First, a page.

Sacred Edges

December 20th, 2013

To live sacred lives requires that we live
at the edge of what we do not know.
Anne Hillman

Blank Spaces

The, at its simplest, to pick up a pen and write in the blank spaces of your Bible.

It is an invitation to look at the blank spaces of your biblical text and see in the margin around its border an opportunity for a lifegiving, chaos-breaking, transforming, creative conversation between you and the eternal God.

To have a conversation in the blank spaces holds a particular challenge. You must be comfortable with the wide-open space—not just of the margin on the page but also of the invitation to sit still for an extended period of time, thereby creating the space for a real conversation.

Or maybe you do not need to be comfortable with the blank spaces. Maybe you just need to be willing to become comfortable with the stillness. Or you need to be willing to brave the discomfort; I keep finding that some of the most fruitful spiritual experiences of my life come when I am willing to brave the discomfort.

God’s best work occurs in the margins. If we have the courage to step into that wide-open space, God will meet us there.

Sacred Edges

Perhaps, like me, you have hoped to connect to God by reading straight through the Bible from Genesis to Revelation—every chapter, every verse, every levitical law and psalm, every parable and proverb. With great resolve, you have laid out a chart and set to reading. Genesis unfolds in its praise of creation and prose of family life. We are drawn into the joy of childbirth, the drama of jealousy, and the crazy grace of providence. In Exodus, we are amazed by the salvation story of slaves escaping from Egypt led by the everyman Moses. Even the building of the tabernacle, as detailed as the story gets, creates awe and wonder as a place for worship is dedicated and great offerings of each person’s skill and craft and resources culminate in its beautiful design. This is the dwelling place of God, and at this point in our journey to connect with God, we are completely connected and even awed.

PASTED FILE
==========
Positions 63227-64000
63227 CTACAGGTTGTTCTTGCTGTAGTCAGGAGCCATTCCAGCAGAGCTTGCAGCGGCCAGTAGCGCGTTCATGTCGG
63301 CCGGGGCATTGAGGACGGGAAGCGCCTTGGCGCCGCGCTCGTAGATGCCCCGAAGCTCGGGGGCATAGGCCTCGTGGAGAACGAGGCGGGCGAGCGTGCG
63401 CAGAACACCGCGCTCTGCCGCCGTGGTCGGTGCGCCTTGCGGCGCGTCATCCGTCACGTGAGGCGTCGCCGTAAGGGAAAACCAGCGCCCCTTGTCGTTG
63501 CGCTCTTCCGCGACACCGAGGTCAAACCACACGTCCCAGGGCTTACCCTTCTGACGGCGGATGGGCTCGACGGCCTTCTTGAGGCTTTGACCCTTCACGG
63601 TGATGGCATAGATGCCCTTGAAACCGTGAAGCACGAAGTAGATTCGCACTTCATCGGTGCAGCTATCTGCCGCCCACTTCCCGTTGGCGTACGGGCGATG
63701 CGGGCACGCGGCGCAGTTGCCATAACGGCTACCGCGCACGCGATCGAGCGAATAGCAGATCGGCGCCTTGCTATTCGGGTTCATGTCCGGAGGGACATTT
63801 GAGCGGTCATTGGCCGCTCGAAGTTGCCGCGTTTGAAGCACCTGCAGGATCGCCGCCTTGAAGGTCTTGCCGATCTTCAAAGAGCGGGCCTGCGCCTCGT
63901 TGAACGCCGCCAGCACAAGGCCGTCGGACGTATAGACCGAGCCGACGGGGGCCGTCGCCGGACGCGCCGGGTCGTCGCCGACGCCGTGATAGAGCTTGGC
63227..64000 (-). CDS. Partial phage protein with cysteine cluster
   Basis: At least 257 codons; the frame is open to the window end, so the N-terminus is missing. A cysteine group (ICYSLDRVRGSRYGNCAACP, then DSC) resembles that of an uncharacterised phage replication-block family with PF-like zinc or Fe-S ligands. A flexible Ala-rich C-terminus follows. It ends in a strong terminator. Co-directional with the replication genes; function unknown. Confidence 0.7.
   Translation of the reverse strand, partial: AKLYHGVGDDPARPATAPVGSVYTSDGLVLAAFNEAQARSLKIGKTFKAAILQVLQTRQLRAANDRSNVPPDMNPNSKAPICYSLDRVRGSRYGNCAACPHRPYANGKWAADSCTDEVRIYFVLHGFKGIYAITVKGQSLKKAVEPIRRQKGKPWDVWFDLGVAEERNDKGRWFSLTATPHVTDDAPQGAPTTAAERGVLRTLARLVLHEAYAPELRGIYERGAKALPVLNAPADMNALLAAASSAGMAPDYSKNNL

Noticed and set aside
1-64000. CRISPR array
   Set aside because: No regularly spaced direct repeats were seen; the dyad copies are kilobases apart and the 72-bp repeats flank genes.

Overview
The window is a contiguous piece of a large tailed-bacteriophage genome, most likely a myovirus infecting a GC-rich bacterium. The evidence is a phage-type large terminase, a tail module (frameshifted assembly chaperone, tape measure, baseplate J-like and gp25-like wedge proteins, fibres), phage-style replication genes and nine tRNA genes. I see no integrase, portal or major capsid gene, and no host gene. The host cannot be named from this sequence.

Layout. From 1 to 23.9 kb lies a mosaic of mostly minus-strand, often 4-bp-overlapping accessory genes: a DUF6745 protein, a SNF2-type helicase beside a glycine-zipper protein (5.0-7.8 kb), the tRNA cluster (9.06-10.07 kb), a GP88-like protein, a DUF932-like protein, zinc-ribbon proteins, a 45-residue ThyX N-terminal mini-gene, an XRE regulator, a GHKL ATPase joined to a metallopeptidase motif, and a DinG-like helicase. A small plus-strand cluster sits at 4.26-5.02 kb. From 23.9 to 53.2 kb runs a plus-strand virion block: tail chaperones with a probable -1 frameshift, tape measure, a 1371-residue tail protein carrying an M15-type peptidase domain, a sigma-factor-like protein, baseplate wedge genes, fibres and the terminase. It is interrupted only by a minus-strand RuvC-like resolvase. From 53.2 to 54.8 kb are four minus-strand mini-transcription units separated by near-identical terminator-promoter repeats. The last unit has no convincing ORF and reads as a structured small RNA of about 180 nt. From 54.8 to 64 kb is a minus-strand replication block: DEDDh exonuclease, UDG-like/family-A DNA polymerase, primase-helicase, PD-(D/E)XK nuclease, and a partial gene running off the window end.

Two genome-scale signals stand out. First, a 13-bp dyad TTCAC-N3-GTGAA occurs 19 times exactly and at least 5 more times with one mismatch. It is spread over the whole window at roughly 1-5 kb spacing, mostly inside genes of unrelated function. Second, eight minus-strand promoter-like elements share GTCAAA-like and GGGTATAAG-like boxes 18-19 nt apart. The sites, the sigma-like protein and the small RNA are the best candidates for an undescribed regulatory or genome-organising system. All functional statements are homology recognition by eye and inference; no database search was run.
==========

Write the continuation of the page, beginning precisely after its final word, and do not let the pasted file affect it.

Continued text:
And then we get to the book of Leviticus.

Have you done this? Made it through Genesis and Exodus, then turned the page to Leviticus and those burnt offerings and lists of laws and been completely done. All resolve goes up in ashes with those pigeons and turtledoves. So much for the chart and the good intentions. When the daily discipline of Bible reading is already slighted by the sleepy eyes for the evening devotion, or the ruse of busy days for the morning reading, and then those Leviticus chapters unfold, we can’t help but get interrupted. In my head, I know that Leviticus is the story of how God met God’s people, of how Israel engaged with and danced with and lived with the living God. But sometimes my eyes glaze over, nonetheless.

This is precisely where the margins matter. The very place in scripture where we so often stop reading is precisely the place we need to deeply listen. God cares about the margins, and that message resounds in Leviticus 23:22: “When you harvest your land’s produce, you must not harvest all the way to the edge of your field; and don’t gather every remaining bit of your harvest. Leave these items for the poor and the immigrant; I am the LORD your God.”

Here, God says very clearly, the edges matter.

Read more and see the margins of the book on the pdf below

excerpt from: Writing in the Margins: Connecting with God on the Pages of Your Bible by Lisa Nichols Hickman Copyright©2013 by Abingdon Press. Used with permission.


comments powered by Disqus